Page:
The definitions in this section apply throughout this chapter unless the context clearly requires otherwise.
"Deadly force" has the same meaning as provided in RCW 9A.16.010.
"Law enforcement agency" includes any "general authority Washington law enforcement agency" and any "limited authority Washington law enforcement agency" as those terms are defined in RCW 10.93.020.
"Less lethal alternatives" include, but are not limited to, verbal warnings, de-escalation tactics, conducted energy weapons, devices that deploy oleoresin capsicum, batons, and beanbag rounds.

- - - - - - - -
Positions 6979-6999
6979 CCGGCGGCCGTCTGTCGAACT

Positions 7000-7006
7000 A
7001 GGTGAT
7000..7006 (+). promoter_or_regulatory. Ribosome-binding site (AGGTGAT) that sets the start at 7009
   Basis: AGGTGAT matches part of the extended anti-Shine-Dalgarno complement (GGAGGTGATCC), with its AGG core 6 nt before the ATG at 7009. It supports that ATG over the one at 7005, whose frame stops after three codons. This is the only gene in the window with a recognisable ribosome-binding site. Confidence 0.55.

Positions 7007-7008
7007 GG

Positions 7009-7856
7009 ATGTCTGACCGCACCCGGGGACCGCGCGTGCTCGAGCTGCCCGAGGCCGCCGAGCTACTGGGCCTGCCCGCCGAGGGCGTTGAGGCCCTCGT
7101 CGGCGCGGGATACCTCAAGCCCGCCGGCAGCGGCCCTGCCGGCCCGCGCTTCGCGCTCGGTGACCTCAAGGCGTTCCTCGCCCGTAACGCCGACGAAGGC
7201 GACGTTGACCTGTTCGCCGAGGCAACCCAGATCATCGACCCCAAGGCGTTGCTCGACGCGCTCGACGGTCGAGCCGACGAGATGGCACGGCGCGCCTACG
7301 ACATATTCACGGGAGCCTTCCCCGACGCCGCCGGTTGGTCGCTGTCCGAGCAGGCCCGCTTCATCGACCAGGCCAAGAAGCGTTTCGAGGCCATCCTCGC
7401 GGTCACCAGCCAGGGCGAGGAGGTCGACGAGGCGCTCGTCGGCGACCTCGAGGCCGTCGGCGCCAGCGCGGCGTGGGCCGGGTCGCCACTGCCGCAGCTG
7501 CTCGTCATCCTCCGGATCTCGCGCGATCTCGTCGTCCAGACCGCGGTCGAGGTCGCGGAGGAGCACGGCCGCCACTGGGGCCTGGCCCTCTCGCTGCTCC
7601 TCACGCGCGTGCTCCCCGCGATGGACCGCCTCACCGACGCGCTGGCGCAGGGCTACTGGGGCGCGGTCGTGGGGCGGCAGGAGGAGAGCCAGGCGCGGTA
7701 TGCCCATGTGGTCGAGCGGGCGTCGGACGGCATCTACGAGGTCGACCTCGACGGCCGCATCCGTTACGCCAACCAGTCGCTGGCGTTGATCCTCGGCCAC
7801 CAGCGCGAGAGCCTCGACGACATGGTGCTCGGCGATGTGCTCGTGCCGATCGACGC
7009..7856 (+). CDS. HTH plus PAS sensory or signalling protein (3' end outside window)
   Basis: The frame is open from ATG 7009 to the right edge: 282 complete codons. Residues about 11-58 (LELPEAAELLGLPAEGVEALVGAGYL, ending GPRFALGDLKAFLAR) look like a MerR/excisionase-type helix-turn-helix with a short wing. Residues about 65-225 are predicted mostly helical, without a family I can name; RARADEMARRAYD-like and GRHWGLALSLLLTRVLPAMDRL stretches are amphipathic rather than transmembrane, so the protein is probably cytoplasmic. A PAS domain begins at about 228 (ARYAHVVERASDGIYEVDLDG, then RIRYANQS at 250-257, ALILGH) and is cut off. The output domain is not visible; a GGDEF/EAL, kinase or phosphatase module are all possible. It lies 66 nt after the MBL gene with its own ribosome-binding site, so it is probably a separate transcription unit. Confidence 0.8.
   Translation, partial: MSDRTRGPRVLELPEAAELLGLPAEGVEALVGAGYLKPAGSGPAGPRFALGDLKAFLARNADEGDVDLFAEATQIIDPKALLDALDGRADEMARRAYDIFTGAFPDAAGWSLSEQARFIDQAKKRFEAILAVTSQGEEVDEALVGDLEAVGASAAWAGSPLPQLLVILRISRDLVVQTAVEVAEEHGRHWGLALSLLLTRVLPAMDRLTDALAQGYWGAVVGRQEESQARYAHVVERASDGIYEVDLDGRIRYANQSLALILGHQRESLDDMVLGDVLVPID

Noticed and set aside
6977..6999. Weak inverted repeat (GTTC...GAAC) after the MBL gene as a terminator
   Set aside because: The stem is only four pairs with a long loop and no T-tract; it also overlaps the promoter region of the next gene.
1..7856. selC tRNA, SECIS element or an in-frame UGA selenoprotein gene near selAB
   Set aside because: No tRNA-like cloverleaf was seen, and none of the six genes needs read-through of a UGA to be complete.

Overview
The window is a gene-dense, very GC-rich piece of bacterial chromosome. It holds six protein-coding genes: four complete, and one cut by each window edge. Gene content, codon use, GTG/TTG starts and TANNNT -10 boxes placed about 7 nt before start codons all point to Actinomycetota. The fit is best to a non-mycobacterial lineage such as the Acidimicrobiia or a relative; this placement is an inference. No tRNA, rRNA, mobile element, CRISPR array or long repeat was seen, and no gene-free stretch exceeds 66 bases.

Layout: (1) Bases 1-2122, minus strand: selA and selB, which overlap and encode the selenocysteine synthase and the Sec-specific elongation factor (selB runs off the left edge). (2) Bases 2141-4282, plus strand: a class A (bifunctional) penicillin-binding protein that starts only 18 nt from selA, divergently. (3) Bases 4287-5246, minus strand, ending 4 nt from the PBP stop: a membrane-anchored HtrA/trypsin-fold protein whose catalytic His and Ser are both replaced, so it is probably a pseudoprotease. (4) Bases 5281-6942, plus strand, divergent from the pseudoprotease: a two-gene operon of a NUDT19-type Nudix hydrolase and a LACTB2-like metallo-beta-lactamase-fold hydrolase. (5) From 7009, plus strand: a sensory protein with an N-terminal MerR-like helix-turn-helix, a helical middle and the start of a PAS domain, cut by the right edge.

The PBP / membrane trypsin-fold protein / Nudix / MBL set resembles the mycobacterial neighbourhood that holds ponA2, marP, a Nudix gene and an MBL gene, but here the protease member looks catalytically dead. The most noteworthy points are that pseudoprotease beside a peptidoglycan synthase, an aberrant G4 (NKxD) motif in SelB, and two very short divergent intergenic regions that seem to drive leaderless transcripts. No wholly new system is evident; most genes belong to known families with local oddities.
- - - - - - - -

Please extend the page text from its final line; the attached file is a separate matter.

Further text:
"Necessary" means that, under the totality of the circumstances, the type and amount of physical force is reasonable to effect the legal purpose intended, and a reasonably effective alternative to the use of physical force does not appear to exist, except in the context of RCW 10.120.020(2) with respect to deadly force, "necessary" means that, under the totality of the circumstances, the use of deadly force is a reasonable and proportional response to the threat posed to the officer and others, and a reasonably effective alternative to the use of deadly force does not appear to exist.
"Peace officer" includes any "general authority Washington peace officer," "limited authority Washington peace officer," and "specially commissioned Washington peace officer" as those terms are defined in RCW 10.93.020; however, "peace officer" does not include any corrections officer or other employee of a jail, correctional, or detention facility, but does include any community corrections officer.